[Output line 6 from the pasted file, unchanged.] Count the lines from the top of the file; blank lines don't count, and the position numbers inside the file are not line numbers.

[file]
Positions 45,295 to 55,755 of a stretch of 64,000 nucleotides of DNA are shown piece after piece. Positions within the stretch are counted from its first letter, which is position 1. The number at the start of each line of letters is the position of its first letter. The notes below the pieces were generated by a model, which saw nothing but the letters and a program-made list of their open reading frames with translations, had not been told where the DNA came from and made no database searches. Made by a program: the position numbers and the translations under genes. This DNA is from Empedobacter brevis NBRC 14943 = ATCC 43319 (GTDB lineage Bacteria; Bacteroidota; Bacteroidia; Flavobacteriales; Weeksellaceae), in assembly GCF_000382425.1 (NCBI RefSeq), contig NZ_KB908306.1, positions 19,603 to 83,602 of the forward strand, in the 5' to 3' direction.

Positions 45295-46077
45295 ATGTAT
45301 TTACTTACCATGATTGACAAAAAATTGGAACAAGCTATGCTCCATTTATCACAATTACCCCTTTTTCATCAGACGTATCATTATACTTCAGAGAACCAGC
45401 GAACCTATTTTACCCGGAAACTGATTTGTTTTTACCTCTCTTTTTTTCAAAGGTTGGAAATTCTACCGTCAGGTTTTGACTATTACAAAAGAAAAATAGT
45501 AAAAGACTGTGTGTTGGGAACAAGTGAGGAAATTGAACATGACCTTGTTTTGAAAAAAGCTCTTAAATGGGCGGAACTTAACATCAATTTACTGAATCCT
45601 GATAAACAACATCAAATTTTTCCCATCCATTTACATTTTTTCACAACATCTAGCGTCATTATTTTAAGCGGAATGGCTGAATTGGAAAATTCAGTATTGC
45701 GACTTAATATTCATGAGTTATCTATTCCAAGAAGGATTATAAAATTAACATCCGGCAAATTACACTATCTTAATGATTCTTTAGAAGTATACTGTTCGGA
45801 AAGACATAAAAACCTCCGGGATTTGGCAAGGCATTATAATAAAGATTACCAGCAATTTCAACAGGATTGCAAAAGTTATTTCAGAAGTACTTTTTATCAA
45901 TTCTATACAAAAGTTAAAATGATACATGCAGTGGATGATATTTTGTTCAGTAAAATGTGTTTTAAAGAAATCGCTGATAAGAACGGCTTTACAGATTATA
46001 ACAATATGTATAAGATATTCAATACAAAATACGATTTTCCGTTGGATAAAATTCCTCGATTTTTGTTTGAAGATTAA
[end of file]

45501 AAAAGACTGTGTGTTGGGAACAAGTGAGGAAATTGAACATGACCTTGTTTTGAAAAAAGCTCTTAAATGGGCGGAACTTAACATCAATTTACTGAATCCT